Open main menu

Bushey Heath was a proposed, but unbuilt, London Underground station in Bushey Heath, Hertfordshire. The planned location of the station was at the junction of the A41 and A411 roads.

Bushey Heath
Bushey Heath is located in Hertfordshire
Bushey Heath
Bushey Heath
Location of Bushey Heath in Hertfordshire
LocationBushey Heath
Grid referenceTQ164950
OwnerNever Opened
Number of platforms4 (planned but never built)
Railway companies
Original companyLondon Underground
Other information
WGS8451°38′30″N 0°19′09″W / 51.64176°N 0.31924°W / 51.64176; -0.31924Coordinates: 51°38′30″N 0°19′09″W / 51.64176°N 0.31924°W / 51.64176; -0.31924
Underground sign at Westminster.jpg London transport portal


Planned route of the Bushey Heath extension superimposed on a 1934 map showing the rural nature of the area

The station was the last of three planned by London Passenger Transport Board (LPTB) in 1935 for an extension of the Northern line from Edgware. It would have served as the new terminus of the line. The proposed station was at first to be called Aldenham, and there was considerable debate before the various parties agreed on 'Bushey Heath'.

The previous station on the route would have been Elstree South to the east.

The extension was part of the Northern Heights project which was intended to electrify a number of steam-operated London and North Eastern Railway (LNER) branch lines and to incorporate them into the Northern line. Much of the land for the extension came from the purchase in 1922 by the LPTB's precursor the Underground Electric Railways Company of London of the unbuilt Watford and Edgware Railway (W&ER). The W&ER had planned an extension of the Edgware, Highgate and London Railway to Watford Junction via Bushey, but it had never raised the capital required and its powers to construct a line had expired in 1911.

How Bushey Heath station may have looked on the London Underground Map if the Northern line extension from Edgware to Bushey Heath and Mill Hill East had been built

Construction work on the Northern Heights project began in the late 1930s but was suspended by the outbreak of the Second World War. Most of the work undertaken to that date had been carried out on the existing LNER branch tracks. The land required for the new route had been purchased and some construction work between Edgware and Elstree had taken place. Construction of Bushey Heath station had not started when the Second World War began so the land was used temporarily as allotments or for farming use.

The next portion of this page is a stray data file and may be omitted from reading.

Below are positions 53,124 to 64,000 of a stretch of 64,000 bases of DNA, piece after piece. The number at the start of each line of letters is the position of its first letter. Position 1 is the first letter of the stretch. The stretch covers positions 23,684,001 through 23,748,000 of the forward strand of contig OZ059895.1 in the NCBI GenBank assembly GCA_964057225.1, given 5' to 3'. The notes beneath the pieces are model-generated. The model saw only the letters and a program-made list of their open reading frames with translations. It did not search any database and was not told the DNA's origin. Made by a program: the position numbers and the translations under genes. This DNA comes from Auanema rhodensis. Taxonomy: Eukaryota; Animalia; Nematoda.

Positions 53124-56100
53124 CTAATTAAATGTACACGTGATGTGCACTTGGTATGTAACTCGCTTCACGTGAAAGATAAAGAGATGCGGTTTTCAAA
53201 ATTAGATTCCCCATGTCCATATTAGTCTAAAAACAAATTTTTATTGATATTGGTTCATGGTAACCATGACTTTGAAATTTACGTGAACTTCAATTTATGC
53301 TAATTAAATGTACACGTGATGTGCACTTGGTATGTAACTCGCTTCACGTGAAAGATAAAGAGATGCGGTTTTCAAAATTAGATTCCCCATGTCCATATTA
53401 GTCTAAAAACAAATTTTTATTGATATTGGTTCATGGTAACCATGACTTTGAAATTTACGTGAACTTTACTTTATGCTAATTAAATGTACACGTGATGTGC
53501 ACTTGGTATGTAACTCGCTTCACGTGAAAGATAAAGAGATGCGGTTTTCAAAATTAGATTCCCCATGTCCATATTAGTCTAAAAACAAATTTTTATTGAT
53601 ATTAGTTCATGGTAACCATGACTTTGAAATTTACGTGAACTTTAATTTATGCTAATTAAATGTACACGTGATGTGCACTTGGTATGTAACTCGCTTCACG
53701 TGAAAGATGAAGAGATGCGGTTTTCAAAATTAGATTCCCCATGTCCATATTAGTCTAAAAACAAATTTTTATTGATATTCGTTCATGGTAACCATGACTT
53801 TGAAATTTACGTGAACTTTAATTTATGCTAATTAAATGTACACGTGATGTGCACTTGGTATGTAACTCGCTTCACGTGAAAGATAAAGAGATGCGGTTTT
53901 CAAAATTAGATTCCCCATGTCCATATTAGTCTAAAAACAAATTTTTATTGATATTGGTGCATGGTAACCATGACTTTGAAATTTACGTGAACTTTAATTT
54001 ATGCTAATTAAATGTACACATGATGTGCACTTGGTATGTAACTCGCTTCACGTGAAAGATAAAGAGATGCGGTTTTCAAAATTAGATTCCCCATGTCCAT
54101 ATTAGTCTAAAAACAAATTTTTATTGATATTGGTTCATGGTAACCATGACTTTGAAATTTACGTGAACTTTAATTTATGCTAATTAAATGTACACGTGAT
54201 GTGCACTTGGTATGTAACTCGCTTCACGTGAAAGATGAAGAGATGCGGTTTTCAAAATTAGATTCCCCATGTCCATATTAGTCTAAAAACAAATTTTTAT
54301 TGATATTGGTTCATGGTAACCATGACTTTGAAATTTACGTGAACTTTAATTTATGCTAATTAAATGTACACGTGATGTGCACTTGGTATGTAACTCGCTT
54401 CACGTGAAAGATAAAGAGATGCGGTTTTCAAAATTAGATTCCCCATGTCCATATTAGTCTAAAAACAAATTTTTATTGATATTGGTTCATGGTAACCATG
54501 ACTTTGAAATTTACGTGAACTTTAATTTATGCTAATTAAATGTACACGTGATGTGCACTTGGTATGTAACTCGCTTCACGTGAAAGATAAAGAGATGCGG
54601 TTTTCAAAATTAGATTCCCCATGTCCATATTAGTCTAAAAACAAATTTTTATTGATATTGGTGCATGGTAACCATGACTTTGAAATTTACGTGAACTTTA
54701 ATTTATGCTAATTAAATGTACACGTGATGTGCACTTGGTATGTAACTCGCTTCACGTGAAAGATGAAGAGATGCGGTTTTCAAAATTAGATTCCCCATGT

The sites of all three new stations were in semi-rural locations and, as had happened elsewhere, it was intended that the opening of the new section of Underground line would stimulate the construction of new residential estates that the stations would then serve. After the war, however, new legislation was introduced with the intention of limiting the continuing expansion of urban areas into the surrounding countryside. This legislation created the Metropolitan Green Belt around London and the area designated included the area covered by the new Northern line extension. Without the possibility of constructing the new housing estates, the new line had no purpose and the plans for the extension were cancelled in 1950.

During the war, the depot buildings were used for the construction of Halifax bombers and the land owned by London Underground at Bushey was used for farming. After the abandonment of the extension plans, the depot buildings became Aldenham Bus Overhaul Works.

As a result of the breakup of London Transport Buses and the devolving of maintenance functions to the depots of individual bus companies, the overhaul works ceased operation in 1986. The premises stood derelict until 1997 when it was demolished and replaced with the Centennial Business Park.

Footage of the overhaul works in operation can be seen in the opening scenes of the 1963 film Summer Holiday starring Cliff Richard.

See alsoEdit

Abandoned Northern Heights Extension
Preceding station     London Underground   Following station
TerminusNorthern line
towards Morden or Kennington

External linksEdit


  • Beard, Tony, 2002. By Tube beyond Edgware. Capital Transport, ISBN 1-85414-246-1